Well as you can guess IT DEPENDS! The biggest challenge and the most complex part of such integration is clearly defining the scenario, documenting what data will be transferred between the two systems, what’s the “master” and what’s the “slave”, exception handling (if an update is rejected what happens for instance? If a task is deleted what happens? etc.)
The second phase is implementing the bridge and for that as mentioned in this recent post: Microsoft Project Server 2010 Integration with SAP you have two options: either use an existing partner solution that is publically available (search here for instance: http://www.microsoft.com/project/en/us/partners.aspx or BING it) or you can build your own connector and in that case look at the Microsoft Project 2010 Software Development Kit.
Points to consider when integrating PS with LOB (by no mean exhaustive):
What’s the specific use case?
Interface scalability and performance – was on a recent call with a partner who realized their interface to another system did not took too long to process updates…
What PS data entities (Project, Task, Resource, Lookup Table) needs to be updated and transferred? How is the custom data mapping defined?
Interface logging and monitoring - would expect any solution whether its of the shelve or custom made to provide visibility of data updates so that it can be easily monitored and maintained
What are the additional Custom Fields required in PS to enable the transfer?
Please find attached a Visio 2007 diagram that shows the standard data flow for time tracking and reporting progress in EPM 2007. Might be useful if you are doing customization using the Tied-Mode solution starter released last week on CodePlex.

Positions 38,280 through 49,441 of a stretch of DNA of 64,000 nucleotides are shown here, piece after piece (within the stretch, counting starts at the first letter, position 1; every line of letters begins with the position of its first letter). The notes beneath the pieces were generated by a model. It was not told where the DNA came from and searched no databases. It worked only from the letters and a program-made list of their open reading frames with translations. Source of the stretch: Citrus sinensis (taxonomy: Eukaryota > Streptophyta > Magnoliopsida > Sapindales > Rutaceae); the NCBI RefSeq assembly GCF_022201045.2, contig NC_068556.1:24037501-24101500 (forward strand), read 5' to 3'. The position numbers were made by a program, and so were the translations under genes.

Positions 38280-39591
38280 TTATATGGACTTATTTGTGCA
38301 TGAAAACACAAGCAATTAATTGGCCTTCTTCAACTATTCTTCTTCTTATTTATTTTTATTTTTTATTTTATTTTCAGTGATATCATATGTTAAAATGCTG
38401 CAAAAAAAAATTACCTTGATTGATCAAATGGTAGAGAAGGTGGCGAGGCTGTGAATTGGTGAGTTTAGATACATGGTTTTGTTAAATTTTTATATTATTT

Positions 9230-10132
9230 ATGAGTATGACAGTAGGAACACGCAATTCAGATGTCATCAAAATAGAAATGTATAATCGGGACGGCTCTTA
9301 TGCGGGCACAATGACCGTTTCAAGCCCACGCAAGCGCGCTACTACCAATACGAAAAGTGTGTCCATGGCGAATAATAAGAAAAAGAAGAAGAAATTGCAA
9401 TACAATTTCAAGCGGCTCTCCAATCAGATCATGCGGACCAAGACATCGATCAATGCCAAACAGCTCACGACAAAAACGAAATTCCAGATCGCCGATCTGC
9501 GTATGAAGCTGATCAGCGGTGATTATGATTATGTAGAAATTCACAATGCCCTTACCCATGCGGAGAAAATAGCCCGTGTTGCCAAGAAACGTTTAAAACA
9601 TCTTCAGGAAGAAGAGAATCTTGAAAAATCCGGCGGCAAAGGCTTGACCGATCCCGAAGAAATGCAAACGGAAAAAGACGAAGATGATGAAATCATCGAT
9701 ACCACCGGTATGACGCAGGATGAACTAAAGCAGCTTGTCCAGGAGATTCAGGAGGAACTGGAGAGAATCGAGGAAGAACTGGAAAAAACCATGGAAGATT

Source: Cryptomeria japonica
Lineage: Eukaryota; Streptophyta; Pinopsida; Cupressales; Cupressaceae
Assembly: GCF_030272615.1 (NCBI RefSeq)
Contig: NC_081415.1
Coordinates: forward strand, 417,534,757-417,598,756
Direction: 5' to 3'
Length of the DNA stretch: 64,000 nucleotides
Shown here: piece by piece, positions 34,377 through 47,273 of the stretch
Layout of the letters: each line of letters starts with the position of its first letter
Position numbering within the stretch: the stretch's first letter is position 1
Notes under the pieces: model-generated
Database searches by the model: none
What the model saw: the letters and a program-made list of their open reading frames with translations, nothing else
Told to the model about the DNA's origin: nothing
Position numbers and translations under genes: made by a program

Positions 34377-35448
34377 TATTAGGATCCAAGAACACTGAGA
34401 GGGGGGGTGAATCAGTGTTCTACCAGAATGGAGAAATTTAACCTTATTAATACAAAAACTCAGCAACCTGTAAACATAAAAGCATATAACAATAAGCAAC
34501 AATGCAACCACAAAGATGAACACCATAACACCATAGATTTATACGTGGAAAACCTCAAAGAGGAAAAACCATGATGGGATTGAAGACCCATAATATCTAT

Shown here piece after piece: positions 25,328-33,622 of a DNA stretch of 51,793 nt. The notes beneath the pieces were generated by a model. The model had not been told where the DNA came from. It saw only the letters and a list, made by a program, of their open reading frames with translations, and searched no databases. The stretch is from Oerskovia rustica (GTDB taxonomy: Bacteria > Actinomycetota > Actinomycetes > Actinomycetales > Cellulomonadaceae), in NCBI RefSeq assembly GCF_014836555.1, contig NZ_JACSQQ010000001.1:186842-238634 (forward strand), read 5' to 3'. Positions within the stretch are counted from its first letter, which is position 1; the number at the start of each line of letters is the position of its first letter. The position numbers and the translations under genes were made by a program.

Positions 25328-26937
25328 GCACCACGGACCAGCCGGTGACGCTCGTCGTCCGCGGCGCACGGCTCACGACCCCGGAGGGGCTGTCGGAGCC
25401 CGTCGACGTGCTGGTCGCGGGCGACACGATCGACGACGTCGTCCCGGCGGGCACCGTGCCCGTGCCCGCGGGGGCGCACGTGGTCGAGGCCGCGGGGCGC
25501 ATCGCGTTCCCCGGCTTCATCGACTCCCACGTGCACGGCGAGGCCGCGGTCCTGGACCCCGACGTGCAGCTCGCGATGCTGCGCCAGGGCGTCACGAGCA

[Update 11/30/2010 – another great reason to deploy it in a single farm is the ability to integrate Project Server web parts in other location within a farm, see this documentation on TechNet for more info. Plan for Project Server 2010 Web Parts]
Following a number of questions on this topic at Tech.Ed a few weeks ago and this recent post from Joel Oleson: Project Server 2010 and SharePoint 2010 Coexistence please find below my humble opinion on this question: Should Project Server 2010 be deployed in a standalone Farm or should it be deployed in an existing SharePoint Farm?
First lets start with an overview of the two deployment scenarios:
As a reminder please find the version compatibility below (see recent Tech.Ed presentation below); in a nutshell you cannot mix 2007/2010 version of Project Server and SharePoint:
So while mix scenarios are not supported, it is possible to go from 1 to 2 (Together to Apart) or the reverse from 2 to 1 as shown below
So back to the initial question, which scenario to choose (again there are plenty more pros and cons I have put together in these slides listed below), well it depends as listed below, but I would recommend a single farm for the following reasons:
Why Together (#1) in no particular order:
While with the 2007 version most customer deployment I saw was about a 50/50 split between 1 and 2 (I did talk to a few customers that did not realized what they lost from a functional point of view by separating the farms and were looking for non-supported workaround); in 2010 with the tighter integration with SharePoint 2010 (the Business Intelligence/Reporting capabilities used by PWA or the Demand Management/Workflow capabilities to name a few) and the fact that organization want a consolidated infrastructure for Collaboration (whether its document management, performance management or project management) I would strongly recommend option 1. To follow up on Joel’s arguments (yes this is a constructive argument and Joel and I know one another!):
So again think of the functional, technical, maintenance, licensing implication of deploying Project Server and SharePoint Server together or apart, thanks to Joel for starting the debate , in the end the great news whether you decide to go with 1 or 2 is that you can always reverse the decision as mentioned before. As with all my post feel free to send feedback and share your opinion. Happy Project Server 2010 and SharePoint 2010 deployment!
Resources on this subject: